Credit: Eliza Wiley

HELENA — The highest-profile bill in the 2019 Montana Legislature, a measure renewing the state’s 2015 Medicaid expansion, was opposed by the official leadership of the House and Senate Republican majorities. It passed anyway.

The reason: A bloc of comparatively moderate Republicans — the self-described Solutions Caucus — broke party ranks to vote with Democrats in support of the bill.

The Medicaid measure, authored by Solutions Caucus Republican Ed Buttrey, R-Great Falls, was far from the only major vote that broke along similar lines — to the dismay of right-wing Republicans.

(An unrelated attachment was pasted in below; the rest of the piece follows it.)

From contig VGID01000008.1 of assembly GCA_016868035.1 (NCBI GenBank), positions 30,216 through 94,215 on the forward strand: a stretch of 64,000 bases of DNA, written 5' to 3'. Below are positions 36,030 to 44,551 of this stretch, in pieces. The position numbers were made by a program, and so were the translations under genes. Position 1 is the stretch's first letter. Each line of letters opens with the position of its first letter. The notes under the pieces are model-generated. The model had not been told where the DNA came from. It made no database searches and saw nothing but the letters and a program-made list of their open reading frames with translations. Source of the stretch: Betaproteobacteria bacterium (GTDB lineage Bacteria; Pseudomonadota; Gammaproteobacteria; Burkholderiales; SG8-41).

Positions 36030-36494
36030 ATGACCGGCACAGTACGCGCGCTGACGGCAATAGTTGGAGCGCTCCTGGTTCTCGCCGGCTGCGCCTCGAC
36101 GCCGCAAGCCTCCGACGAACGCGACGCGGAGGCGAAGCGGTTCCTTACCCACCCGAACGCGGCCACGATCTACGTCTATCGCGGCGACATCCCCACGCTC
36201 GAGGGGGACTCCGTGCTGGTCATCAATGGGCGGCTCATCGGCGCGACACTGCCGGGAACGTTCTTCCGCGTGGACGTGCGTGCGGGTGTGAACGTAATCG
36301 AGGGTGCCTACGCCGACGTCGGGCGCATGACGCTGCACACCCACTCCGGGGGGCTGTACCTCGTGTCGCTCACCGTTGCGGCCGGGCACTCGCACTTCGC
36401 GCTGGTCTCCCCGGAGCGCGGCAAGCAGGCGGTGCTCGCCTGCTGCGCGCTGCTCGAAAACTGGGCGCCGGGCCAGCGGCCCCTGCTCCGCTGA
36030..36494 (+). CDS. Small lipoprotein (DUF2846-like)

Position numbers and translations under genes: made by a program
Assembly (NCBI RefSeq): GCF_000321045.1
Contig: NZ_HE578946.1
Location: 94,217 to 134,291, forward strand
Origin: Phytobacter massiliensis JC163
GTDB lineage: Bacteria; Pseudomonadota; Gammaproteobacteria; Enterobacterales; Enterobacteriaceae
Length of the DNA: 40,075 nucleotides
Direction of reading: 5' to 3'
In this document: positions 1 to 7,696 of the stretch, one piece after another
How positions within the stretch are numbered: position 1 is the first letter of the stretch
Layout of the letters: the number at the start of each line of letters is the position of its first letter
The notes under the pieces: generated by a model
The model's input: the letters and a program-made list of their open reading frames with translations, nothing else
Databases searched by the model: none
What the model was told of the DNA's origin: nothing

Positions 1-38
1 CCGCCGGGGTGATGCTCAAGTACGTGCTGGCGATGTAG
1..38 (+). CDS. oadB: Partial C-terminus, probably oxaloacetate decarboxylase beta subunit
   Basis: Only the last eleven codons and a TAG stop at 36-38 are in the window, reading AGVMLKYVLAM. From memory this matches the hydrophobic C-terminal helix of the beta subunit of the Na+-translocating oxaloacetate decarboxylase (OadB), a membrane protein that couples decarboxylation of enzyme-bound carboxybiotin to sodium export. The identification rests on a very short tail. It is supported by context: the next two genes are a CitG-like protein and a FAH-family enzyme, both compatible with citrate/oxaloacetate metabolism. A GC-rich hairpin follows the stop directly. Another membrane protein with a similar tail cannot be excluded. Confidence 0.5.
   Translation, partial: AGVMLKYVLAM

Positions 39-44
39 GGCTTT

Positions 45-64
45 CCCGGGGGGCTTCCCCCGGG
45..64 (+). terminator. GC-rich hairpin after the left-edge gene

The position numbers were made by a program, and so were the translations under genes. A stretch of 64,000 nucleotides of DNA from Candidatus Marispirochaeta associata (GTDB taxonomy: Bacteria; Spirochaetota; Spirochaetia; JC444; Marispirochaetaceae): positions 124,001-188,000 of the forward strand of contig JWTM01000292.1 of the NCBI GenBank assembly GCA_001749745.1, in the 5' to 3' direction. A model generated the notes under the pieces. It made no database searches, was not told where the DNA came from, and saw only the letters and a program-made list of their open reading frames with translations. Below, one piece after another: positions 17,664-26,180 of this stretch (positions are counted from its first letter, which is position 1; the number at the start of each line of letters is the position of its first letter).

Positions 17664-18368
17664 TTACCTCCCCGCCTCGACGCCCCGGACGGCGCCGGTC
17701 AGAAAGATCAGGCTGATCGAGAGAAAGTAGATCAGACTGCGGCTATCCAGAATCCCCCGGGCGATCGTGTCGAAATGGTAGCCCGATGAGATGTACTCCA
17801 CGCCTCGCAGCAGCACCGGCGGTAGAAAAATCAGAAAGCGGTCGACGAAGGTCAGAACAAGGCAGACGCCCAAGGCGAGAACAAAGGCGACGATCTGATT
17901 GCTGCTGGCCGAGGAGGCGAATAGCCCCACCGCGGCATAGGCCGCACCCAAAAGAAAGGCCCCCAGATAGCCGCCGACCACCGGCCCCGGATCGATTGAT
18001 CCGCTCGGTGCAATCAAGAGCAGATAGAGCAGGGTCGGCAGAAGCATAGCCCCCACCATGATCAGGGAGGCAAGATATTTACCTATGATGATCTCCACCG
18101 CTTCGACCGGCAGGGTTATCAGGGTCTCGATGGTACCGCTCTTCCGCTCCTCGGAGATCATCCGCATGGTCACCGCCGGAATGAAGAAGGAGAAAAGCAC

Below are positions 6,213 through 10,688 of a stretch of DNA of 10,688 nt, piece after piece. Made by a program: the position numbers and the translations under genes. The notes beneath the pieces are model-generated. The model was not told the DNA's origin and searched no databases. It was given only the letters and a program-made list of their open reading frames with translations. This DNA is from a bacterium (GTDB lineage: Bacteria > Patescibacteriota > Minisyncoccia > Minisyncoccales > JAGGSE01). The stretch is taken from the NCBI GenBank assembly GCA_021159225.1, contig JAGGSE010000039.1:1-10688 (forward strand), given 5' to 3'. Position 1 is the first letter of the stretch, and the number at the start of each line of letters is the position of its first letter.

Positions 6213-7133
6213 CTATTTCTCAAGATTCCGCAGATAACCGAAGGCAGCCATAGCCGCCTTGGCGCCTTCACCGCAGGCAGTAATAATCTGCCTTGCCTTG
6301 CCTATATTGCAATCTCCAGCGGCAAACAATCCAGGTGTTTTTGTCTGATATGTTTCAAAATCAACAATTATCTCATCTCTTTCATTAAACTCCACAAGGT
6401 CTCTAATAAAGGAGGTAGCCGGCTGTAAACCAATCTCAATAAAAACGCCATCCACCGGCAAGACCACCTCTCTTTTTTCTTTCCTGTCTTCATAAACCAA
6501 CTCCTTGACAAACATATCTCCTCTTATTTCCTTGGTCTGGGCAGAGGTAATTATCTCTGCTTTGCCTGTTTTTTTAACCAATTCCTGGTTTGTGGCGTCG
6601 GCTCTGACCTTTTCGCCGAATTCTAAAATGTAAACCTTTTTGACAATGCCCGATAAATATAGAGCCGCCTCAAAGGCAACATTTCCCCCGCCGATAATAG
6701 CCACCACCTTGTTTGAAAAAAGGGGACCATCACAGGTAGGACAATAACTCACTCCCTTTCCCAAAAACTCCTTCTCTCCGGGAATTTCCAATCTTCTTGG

“Our caucus seems to have become two separate minorities, one of which differed with my values and my beliefs,” said Majority Leader Brad Tschida, a conservative Republican from Missoula, in his closing remarks on the House Floor April 25.

The day before, the House’s cohort of staunch conservative Republicans, who’ve taken to calling themselves the “38 Specials” in a nod to the bullet cartridge, organized a group photo that deliberately excluded their Solutions Caucus-aligned peers.

“The voters of Montana will need to increase our numbers in the next election cycle if they truly want change,” wrote Rep. Theresa Manzella, R-Hamilton, as she posted the image to her Facebook profile.

“You get into the ring and you work to solve problems,” Solutions Caucus leader Rep. Llew Jones said on the MTFP Montana Lowdown podcast.

‘Solutions’ to the left